Public health

Think twice before stopping ACE inhibitors due to creatinine levels

Tuesday, 15 Jan 2019

Caution is needed before discontinuing ACE inhibitor therapy in patients with type 2 diabetes who show an increase in creatinine levels, an Australian study suggests.

Researchers from the George Institute for Global Health in Sydney say their analysis of data from over 11,000 patients with T2D shows the long-term benefits of ACE inhibitor on major cardiovascular and renal outcomes outweigh adverse outcomes linked to acute rises in creatinine levels.

They used data from the ADVANCE trial (Action in Diabetes and Vascular Disease: Preterit and Diamicron Modified Release Controlled Evaluation) to assess the long term outcomes of ACE inhibitor therapy in type 2 diabetes patients whose creatinine levels rose after treatment started.

In the placebo controlled trial of perindopril-indapamide combined therapy, 5% of patients, or 530, recorded an increase of creatinine levels of more than 30%.

Over a median follow-up of 4.4 years, 15.1% of patients developed the primary outcome, including 991 (8.9%) major macrovascular events, 396 (3.6%) new or worsening nephropathy, and 869 (7.7%) deaths.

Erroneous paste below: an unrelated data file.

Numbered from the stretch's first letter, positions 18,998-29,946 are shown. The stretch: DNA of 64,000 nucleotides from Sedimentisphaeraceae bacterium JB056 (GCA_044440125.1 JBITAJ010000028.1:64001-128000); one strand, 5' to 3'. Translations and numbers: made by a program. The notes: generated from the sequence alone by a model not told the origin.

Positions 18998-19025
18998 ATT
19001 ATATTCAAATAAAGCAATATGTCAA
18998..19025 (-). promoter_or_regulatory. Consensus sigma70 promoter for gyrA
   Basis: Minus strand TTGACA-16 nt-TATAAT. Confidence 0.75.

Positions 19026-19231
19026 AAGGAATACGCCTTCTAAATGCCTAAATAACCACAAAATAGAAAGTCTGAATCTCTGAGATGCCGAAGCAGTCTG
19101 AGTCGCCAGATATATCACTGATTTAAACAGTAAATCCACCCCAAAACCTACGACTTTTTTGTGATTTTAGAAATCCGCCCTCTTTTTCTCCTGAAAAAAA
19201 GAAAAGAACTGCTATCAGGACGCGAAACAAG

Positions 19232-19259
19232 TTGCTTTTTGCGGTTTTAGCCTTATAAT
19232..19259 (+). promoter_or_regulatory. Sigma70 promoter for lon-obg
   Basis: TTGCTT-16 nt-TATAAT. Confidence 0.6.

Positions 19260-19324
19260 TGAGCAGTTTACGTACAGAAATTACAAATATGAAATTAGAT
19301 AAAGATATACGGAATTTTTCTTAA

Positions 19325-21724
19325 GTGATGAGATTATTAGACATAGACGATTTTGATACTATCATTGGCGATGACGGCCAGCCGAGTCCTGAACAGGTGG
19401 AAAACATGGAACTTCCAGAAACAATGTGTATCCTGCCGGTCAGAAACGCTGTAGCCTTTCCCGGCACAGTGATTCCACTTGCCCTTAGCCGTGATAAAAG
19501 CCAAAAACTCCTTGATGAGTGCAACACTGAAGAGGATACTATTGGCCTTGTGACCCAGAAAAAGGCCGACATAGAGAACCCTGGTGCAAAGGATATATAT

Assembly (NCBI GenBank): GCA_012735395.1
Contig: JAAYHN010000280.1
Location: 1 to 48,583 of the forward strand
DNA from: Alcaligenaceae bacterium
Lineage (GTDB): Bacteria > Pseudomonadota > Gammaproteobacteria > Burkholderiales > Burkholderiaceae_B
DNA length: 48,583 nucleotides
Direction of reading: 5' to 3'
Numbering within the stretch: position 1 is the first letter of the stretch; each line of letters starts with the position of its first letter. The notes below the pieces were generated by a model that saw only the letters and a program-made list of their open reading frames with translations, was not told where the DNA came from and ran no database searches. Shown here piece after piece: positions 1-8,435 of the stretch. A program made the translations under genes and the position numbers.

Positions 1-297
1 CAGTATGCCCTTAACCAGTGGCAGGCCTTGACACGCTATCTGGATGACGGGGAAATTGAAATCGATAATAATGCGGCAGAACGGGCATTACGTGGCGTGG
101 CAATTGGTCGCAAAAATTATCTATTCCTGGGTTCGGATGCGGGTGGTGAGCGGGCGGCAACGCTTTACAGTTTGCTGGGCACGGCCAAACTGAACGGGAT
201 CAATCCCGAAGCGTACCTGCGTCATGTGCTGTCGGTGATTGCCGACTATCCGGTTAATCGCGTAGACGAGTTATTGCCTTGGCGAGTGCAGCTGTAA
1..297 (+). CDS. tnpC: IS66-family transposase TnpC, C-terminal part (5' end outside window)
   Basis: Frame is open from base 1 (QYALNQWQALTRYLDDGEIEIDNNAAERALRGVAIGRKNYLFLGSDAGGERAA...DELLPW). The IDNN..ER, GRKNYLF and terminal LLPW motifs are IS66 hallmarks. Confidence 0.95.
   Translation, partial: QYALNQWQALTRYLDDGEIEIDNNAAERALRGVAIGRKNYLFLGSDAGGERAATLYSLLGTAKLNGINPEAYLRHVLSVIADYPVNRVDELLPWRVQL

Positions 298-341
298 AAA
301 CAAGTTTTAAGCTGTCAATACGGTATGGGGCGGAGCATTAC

Those who recorded acute increases in serum creatinine of more than 30% in the first few weeks of therapy faced a 44% elevated risk of a major macrovascular event, new or worsening nephropathy or death.

Similar risks were seen for each of the major events alone. However, the beneficial effects of the ACE inhibitor treatment on major outcomes were consistent no matter what the size of the increases in serum creatinine, the authors noted.

“Our findings suggest that while initial short-term increases in serum creatinine beyond 30% (and indeed even 20%) are associated with less favourable prognosis, continuation of ACE inhibitor-based therapy in those who experience these levels of increase may be beneficial and reduce the long-term risk of major clinical outcomes,” the researchers concluded.

“This study suggests the benefit of continuing ACE inhibitor-based therapy for preventing clinical outcomes, irrespective of the acute increase in creatinine,” they wrote in Hypertension.

“In other words, clinicians need to be cautious about discontinuation of the drug, as it could result in unnecessary cessation of RAS (renin-angiotensin system) blockade.”

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